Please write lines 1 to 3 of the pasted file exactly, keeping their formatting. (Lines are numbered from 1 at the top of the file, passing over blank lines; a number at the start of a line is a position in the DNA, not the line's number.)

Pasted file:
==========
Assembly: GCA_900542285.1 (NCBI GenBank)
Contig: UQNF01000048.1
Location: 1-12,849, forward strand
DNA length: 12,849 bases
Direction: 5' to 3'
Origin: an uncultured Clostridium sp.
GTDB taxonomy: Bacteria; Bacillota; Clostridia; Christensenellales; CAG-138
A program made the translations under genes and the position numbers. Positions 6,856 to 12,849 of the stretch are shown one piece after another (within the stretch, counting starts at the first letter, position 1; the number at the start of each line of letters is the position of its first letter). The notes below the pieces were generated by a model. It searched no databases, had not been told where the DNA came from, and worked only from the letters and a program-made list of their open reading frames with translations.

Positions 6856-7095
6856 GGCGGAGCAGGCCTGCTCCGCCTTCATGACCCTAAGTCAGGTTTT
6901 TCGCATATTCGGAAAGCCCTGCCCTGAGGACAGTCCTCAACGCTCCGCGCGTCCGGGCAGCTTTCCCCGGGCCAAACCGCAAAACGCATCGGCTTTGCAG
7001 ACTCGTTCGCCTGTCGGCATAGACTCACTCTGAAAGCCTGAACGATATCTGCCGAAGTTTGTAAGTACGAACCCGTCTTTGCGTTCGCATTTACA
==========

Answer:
Assembly: GCA_900542285.1 (NCBI GenBank)
Contig: UQNF01000048.1
Location: 1-12,849, forward strand